Passing combinations with finishing: la trenza

Passing combinations with finishing: la trenza
Football Techniques Book

“La trenza” (plait or braid in Spanish) is a passing drill often practised in South America. These passing combinations are particularly challenging as they need good coordination between players. There are many variations of this drill. This post describes a variation involving a goalkeeper to keep it fun.


This drill requires 3 field players and 1 goalkeeper. You will need half a football pitch and cones to mark the running lanes. There are two running lanes, one at each side of the goal, with cones separated on equal distances to leave enough space to allow players to run and cross the ball to the other side of the field. If you use half of a full-size pitch, you will roughly need 5 cones per running lane. Have a look at the image and animations on this post for reference.

If you have an entire field and enough players, organise two groups running the same drill in parallel. You will need enough balls to keep the game running without wasting time.


This drill is made up of a set of passing combinations and runs. The first couple of rounds will be clumsy, but over time and with practice, players should move at speed through the field. Follow the instructions below using the animation for reference:

  • Player 2 and 3 start running in each lane, while Player 1 starts in the midfield spot.
  • Player 1 starts by passing the ball to Player 2 closer to the second cone on the running lane.
  • As soon as Player 1 releases the ball, they run behind Player 2 toward the third cone in the lane.
  • Player 2 receives the ball and then passes it to Player 3 on the opposite running lane.
  • As soon as Player 2 releases the ball, they sprint behind Player 3 toward the fourth cone in the lane.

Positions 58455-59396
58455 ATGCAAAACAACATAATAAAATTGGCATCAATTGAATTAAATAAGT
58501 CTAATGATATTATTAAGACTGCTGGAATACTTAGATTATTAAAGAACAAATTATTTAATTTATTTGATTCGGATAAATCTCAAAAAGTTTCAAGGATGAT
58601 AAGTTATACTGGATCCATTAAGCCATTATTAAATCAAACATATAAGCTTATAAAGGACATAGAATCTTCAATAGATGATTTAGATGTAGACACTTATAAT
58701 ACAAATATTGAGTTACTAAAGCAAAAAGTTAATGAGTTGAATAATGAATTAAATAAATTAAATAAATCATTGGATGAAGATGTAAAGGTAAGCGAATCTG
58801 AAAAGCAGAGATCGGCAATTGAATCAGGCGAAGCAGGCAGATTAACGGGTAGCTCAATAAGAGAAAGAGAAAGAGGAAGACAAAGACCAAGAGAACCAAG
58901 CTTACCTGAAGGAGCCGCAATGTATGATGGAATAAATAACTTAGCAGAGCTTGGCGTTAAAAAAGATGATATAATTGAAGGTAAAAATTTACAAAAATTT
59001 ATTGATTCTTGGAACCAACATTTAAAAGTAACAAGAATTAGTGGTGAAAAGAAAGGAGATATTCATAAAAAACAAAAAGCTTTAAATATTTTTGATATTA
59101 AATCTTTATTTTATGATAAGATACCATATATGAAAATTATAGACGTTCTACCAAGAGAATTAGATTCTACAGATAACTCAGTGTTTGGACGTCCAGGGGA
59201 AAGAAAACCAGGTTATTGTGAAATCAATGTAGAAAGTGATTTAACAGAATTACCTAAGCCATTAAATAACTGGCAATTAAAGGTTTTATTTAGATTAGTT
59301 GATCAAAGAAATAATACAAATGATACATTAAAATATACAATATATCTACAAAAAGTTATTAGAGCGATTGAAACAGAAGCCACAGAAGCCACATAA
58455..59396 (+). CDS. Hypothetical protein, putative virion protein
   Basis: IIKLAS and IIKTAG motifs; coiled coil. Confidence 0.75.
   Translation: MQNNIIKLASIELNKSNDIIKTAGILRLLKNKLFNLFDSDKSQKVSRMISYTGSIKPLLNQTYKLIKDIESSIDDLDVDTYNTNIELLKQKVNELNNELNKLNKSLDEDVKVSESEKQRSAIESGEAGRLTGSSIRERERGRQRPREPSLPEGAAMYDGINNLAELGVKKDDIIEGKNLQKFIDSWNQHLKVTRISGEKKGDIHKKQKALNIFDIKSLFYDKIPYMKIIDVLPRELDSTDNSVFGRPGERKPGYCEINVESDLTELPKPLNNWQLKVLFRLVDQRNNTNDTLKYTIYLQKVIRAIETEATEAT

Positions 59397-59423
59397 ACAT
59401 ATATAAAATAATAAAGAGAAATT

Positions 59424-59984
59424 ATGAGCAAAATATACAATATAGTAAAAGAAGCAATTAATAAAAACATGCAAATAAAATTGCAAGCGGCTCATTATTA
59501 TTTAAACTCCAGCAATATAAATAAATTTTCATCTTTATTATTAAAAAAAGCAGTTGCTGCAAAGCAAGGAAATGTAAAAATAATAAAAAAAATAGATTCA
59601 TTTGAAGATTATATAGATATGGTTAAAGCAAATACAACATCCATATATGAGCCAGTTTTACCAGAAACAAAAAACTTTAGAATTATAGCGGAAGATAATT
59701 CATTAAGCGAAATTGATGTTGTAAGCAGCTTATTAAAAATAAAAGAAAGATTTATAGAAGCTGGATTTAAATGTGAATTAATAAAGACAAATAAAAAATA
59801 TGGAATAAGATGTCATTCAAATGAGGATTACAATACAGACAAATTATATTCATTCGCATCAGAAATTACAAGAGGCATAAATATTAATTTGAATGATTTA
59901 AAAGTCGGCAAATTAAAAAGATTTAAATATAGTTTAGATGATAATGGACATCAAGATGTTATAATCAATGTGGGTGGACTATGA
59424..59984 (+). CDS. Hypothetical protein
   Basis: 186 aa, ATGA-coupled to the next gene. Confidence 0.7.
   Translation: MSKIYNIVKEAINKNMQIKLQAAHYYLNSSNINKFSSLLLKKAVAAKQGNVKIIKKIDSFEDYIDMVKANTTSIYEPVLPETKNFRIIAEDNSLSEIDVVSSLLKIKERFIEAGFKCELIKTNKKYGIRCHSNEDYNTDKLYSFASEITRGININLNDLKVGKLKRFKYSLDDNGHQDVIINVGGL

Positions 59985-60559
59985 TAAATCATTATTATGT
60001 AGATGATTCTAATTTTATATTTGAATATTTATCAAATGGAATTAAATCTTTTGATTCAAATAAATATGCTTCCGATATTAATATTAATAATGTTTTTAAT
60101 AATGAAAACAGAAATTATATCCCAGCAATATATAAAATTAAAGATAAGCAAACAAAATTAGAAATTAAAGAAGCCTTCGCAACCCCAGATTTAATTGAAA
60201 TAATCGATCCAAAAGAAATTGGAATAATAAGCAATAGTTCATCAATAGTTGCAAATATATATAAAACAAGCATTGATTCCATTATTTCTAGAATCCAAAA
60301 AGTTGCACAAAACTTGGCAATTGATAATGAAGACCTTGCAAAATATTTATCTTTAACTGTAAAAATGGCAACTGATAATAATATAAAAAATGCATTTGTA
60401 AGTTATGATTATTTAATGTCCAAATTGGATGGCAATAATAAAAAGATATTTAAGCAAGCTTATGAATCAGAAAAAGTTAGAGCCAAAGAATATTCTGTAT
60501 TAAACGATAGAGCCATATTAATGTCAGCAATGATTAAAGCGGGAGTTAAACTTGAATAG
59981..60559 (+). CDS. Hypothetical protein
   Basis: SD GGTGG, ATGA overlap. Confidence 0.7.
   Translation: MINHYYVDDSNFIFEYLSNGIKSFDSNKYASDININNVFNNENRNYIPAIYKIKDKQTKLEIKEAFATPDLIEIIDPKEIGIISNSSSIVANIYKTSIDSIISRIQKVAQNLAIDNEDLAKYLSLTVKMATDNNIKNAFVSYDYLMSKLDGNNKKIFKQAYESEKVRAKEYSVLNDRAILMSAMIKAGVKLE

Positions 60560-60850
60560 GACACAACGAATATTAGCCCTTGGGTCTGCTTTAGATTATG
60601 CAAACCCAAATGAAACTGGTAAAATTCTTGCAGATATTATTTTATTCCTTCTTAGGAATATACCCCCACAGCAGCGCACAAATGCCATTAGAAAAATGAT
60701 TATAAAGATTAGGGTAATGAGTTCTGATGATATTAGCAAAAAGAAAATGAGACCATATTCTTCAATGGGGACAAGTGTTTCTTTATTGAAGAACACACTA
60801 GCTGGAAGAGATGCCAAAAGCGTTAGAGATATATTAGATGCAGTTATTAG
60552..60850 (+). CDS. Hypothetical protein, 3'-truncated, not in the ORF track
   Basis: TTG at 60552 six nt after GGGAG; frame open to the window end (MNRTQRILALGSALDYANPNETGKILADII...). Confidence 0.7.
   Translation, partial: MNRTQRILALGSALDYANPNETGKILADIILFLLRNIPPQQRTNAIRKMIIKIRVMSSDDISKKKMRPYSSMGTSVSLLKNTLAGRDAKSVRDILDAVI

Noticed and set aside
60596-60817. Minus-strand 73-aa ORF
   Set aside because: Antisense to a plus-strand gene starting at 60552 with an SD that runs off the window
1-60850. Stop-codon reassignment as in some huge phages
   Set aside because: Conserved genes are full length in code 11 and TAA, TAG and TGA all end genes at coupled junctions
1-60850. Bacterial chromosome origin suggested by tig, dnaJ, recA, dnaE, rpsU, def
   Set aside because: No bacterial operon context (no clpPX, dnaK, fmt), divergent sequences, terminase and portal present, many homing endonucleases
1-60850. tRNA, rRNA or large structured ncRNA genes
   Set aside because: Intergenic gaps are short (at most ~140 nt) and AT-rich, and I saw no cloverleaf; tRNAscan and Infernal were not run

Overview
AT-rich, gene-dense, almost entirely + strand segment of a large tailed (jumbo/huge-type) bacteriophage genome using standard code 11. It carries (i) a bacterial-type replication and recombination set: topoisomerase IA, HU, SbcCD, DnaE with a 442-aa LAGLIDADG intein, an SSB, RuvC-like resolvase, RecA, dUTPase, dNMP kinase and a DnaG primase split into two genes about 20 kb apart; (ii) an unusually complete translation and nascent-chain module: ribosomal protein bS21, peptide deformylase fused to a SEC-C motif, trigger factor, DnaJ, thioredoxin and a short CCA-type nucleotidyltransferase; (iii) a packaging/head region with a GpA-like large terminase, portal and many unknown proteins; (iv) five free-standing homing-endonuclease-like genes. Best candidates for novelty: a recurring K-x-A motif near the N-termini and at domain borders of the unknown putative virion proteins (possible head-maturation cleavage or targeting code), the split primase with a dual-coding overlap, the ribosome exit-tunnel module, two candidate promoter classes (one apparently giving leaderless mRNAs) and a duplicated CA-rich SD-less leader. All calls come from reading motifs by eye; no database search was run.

• Player 3 receives the ball and then crosses it to Player 1 on the opposite lane, completing the first cycle.
  • Players continue the progression, crossing the ball from side to side, changing lanes and moving through the cones until they reach the last cone by the goal.
  • The player that received the ball by the last cone passes it back to the penalty spot, setting it up for a chance at scoring. In the first cycle, as in our animation, Player 2 sets the goal opportunity.
  • The player who started from the midfield spot (Player 1 in the animation) runs into the penalty spot to shoot at goal.
  • The goalkeeper must stay on the goal line and can only move once the ball moves towards the penalty spot.
  • All players run back to the middle of the field as soon as the shot at goal is executed and swap starting positions. In our animation Player 2 moves to the midfield spot, Player 1 moves to the lane that Player 3 started from, and Player 3 moves to the lane Player 2 started from.
  • Repeat the progression and swap the starting position of players enough times to allow each player to have at least three shots at goal.

The following animation and video should clarify the instructions above.

Passing combinations - Trenza


This drill aims to improve passing combinations and understanding between teammates. Additionally, your team will practice:

  • First touch. While there are no restrictions on the number of touches players can make, players must improve their first touch to move quickly through the field.
  • Passing. Players must improve their passing technique to ensure the receiving player can easily control the ball.
  • Teamwork. This drill encourages collaboration and synchronisation between players.
  • Positioning. Players have to move on and off the ball to create passing lanes.
  • Shooting accuracy. Practising with goalkeepers requires players to read their movements and shoot.
  • Quick finishing. Players must shoot when they receive the ball to avoid the keeper closing in.
  • Goalkeeping at a short distance. This is a good drill for goalkeepers to practice saving shots from a short distance.

I hope you find this drill helpful. If you like this post, please share it with your friends. Also, if you know about other exercises or have questions, comment on our Facebook page.

Pablo Matamoros

I am a software engineer with 25+ years of experience across diverse industries. I've climbed the corporate leader over the years, which has some benefits but means I moved away from my love for tinkering with technology. So, I build the odd website or application to keep learning and stay in touch with technology. FootballTechniques allows me to combine my programming knowledge with my passion for football.

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